Yet it might have been long before this growing conviction bore its practical fruit, but for the presence at the Council-office of a most earnest and untiring friend of the cause in the person of the late Secretary of the Committee. To Sir James Kay Shuttleworth, then J. P. Kay, Esq., the country stands mainly indebted for the conception and organization of the present system. And, whatever defects may be found or imagined in its

* See especially the Minutes for 1844, vol. ii. Watkins, and Mr. Gordon.

Reports of Mr. Cook, Mr.

machinery, and though many doubts and suspicions have from time to time assailed its author, it is a proud thought for him now in his retirement, that, if the Giant Idol, Ignorance, is to full, he may boast of having thrown the first effectual stone against her. (See Mr. Watkins' Report for 1847. Min., vol. ii. pp. 209, 210.)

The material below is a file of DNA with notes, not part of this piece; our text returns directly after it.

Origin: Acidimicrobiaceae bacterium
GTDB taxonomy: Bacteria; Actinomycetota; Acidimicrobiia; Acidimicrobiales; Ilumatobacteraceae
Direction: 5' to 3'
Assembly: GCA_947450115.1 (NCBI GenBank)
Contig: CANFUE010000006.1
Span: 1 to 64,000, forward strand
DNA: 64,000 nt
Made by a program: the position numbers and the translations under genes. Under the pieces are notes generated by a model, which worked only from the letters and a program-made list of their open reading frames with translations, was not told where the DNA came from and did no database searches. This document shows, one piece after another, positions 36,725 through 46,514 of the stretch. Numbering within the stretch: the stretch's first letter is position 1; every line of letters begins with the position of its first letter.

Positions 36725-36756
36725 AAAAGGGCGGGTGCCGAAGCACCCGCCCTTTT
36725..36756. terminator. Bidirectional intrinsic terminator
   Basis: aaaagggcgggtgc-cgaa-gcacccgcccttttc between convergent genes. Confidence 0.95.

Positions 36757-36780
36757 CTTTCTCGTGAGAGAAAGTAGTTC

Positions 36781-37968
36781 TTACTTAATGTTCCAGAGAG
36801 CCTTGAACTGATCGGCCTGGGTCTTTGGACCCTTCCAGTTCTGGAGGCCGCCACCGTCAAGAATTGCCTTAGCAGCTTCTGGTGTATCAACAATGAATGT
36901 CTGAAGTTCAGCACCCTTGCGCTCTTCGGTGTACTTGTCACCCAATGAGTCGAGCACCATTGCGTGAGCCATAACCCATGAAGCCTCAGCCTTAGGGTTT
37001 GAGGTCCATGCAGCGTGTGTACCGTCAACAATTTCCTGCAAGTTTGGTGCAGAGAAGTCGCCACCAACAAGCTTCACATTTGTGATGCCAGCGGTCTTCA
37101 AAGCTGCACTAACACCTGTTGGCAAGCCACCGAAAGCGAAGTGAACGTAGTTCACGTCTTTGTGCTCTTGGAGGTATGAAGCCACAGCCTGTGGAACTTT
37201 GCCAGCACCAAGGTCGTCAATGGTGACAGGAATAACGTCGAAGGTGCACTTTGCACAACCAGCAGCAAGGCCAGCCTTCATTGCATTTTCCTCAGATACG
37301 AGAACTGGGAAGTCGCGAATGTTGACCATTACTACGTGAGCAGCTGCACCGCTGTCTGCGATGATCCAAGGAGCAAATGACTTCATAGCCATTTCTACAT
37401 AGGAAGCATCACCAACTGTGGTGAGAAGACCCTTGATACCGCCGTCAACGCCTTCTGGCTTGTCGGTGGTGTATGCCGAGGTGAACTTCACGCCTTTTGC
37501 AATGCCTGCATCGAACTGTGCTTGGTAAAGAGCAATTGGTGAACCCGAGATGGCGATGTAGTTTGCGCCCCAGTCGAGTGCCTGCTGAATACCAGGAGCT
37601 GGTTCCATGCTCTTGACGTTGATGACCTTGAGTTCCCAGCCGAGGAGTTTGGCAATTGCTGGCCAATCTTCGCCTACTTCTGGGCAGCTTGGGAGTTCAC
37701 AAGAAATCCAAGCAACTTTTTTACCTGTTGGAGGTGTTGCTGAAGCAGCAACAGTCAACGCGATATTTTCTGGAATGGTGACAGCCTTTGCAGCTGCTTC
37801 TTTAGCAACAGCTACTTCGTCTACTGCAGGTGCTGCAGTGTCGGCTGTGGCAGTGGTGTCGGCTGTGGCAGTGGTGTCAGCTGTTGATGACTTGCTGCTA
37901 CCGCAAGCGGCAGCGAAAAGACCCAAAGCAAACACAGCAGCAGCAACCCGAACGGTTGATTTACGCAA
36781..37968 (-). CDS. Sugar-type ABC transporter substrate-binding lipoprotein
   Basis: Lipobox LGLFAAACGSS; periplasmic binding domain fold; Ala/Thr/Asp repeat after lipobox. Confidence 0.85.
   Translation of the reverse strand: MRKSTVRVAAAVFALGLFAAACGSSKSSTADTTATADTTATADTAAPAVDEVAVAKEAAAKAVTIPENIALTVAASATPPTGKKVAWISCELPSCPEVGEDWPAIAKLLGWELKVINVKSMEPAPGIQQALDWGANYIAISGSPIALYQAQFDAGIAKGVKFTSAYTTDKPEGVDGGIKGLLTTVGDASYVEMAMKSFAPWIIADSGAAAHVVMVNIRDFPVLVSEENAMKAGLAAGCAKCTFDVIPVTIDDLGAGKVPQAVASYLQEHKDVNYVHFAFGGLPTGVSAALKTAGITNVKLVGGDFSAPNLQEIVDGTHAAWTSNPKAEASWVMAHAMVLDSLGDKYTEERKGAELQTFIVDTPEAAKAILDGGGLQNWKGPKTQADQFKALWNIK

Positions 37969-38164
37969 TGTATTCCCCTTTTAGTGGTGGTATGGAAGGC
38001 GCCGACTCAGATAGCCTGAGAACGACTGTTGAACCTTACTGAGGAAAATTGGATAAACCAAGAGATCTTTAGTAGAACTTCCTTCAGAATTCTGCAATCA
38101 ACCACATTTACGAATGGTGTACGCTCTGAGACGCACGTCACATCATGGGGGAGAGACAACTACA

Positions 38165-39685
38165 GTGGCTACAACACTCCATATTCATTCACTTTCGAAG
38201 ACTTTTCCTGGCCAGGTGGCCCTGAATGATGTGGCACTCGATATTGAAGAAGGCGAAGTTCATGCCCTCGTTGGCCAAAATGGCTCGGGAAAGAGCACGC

It would be unjust, at this point, to pass without notice, the famous pamphlet of Dr. Hook. His statistics were, no doubt, assailed with even more than the usual success in such warfare, and most of his suggestions have been superseded by the system introduced by Government in the course of the same year, 1846. But it would be difficult to overrate the effect produced on the minds of thoughtful Englishmen by the adhesion of so staunch a high-churchman to the cause of unrestricted education. A cloud of replies, vindications, and explanations, followed in the train of Dr. Hook's Letter to the Bishop of St. David's; most of them contained more or less of valuable matter; all of them served at least to prepare the way for the development of the Government scheme.*

Since 1846, besides building grants, the aid of the Committee of Council has been afforded towards the apprenticeship of pupilteachers—the training of masters and mistresses--the augmentation of their salaries—and the purchase of school-books, fittings, and apparatus. It may perhaps give a livelier picture of the actual working of the scheme, in its bearing upon the improvement of the quality of education, and on the position of the schoolmasters, if we endeavour to follow the course of some one supposed recipient of aid, from the chrysalis state of the candidate for apprenticeship to the close of the first successful flight of the butterfly—the first year of prosperous management of a school.